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Generative AI is Making Us Rethink Authenticity

Generative AI is Making Us Rethink Authenticity

Generative AI is prompting a reconsideration of the concept of authenticity.

Recent instances, such as the viral tracks attributed to Drake and The Weeknd, the acclaimed photograph from an international competition, and the image of Pope Francis sporting a Balenciaga jacket, all in 2023, were actually products of generative AI.

Generative AI: Human-Like

This technology, harnessed by platforms like ChatGPT, Midjourney, and Bard, generates human-like content including text, audio, and images.

The Concern of AI-Generated "Fakes"

The ease with which these AI-generated fakes can deceive people raises concerns and points to an impending authenticity crisis.

Questions arise about discerning AI-generated videos from genuine ones, the value of artists' work in the face of AI-generated visuals, and the credibility of authors when their writing style can be replicated by AI.

AI vs. Authenticity

It's evident that as text, images, audio, and video become more accessible through generative AI tools, the assessment of authenticity must be reevaluated.

Insights from social science can offer guidance.

What is Authenticity, Anyway?

Authenticity has long been a topic of exploration. From real estate agents' pitches to identifying genuine designer fashion, people seek authenticity.

Neuroscience reveals that the brain's reward centers respond differently to perceived authenticity.

Trust also hinges on authenticity, evident in the spread of fake news on social media.

Psychologist George Newman's studies outline three authenticity dimensions. 

  1. Historical Authenticity: Historical authenticity refers to whether an object is genuinely from a specific time, place, or person as claimed. It involves assessing the actual origin and history of an item to determine its authenticity. An example of historical authenticity is examining a vintage painting claimed to be an original work by a renowned artist like Vincent van Gogh. If the painting's provenance and documentation can verify that it indeed came from that artist and era, it possesses historical authenticity. On the other hand, if the painting's origin cannot be substantiated, it lacks historical authenticity.

  2. Categorical Authenticity: Categorical authenticity revolves around whether an object or concept aligns with expectations and characteristics associated with a certain category or context. This form of authenticity focuses on whether something "fits the bill" in terms of what is commonly associated with a particular category. For instance, imagine a Japanese restaurant outside of Italy offering Neapolitan pizza. While the pizza isn't traditionally Italian, it may still be considered categorically authentic if it meets the expected taste, appearance, and quality that patrons associate with Neapolitan pizza.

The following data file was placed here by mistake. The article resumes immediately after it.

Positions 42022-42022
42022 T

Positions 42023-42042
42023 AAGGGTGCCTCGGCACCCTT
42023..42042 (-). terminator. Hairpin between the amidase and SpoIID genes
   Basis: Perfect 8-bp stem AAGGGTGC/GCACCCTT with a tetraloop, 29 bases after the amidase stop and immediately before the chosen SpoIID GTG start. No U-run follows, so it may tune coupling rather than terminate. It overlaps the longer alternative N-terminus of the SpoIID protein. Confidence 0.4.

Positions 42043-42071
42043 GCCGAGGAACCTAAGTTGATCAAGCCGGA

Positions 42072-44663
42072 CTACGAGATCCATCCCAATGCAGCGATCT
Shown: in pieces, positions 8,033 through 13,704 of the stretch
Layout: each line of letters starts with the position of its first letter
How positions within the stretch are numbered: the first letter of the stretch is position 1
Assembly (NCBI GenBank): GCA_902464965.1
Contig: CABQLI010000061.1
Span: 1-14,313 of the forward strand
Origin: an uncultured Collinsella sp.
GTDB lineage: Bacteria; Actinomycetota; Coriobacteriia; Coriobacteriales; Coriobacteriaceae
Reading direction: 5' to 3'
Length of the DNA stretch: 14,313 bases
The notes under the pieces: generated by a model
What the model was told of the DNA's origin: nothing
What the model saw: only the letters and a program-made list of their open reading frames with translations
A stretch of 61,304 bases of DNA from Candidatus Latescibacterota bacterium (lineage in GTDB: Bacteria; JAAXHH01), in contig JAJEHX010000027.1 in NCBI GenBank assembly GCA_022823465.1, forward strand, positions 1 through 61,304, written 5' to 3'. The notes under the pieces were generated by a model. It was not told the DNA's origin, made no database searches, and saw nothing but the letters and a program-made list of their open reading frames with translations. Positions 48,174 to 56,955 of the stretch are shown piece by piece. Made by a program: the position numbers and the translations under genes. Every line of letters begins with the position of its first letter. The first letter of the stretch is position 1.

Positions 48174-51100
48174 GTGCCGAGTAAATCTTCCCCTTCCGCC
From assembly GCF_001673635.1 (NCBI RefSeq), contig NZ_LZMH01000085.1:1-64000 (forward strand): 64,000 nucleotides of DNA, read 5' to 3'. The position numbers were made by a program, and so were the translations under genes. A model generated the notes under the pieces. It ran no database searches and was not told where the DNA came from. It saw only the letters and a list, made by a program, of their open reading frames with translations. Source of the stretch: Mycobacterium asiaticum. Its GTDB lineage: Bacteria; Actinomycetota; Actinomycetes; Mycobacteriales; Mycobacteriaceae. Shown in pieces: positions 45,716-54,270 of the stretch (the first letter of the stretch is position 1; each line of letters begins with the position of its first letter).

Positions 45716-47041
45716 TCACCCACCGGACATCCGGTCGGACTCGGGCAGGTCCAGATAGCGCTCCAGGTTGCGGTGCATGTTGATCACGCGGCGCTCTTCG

3. Authenticity Based on Values and Beliefs: This dimension of authenticity is rooted in an individual's values, principles, and beliefs. It pertains to whether a person's actions, statements, or creations align with their internal convictions. For example, a politician who promises to address climate change but consistently votes against environmental legislation would be perceived as lacking authenticity based on values and beliefs. Similarly, an artist's work is evaluated for authenticity when their creative expression aligns with their genuine artistic vision and intentions.

Authenticity and Tools

Authenticity is linked to expectations about tools used in creation. For example, custom furniture advertised as handmade is understood to involve tools, just as architectural designs aided by software retain authenticity.

Generative AI and Categorial Authenticity

Generative AI exploits categorical authenticity, creating content resembling the genuine. Thus, distinguishing historical and categorical authenticity is vital. A Drake-sounding song isn't necessarily by Drake. An impressive essay may not be the result of laborious student effort.

The Capabilities and Limitations of Generative AI

Education will play a pivotal role in understanding the capabilities and limitations of generative AI. Schools and workplaces must incorporate AI education, fostering open discussions about evolving creative processes.

Society must also establish guidelines for AI's role. Regulations and disclosure norms could emerge. The treatment of AI in co-authored works, academic papers, and competitions requires careful consideration.

Technology and Creativity

While complex, rejecting new technology risks stifling creativity. The potential of generative AI challenges us to expand artistic boundaries while preserving authenticity. It's a transformative journey that compels us to think differently and create compelling, authentic works of art, writing, and design.


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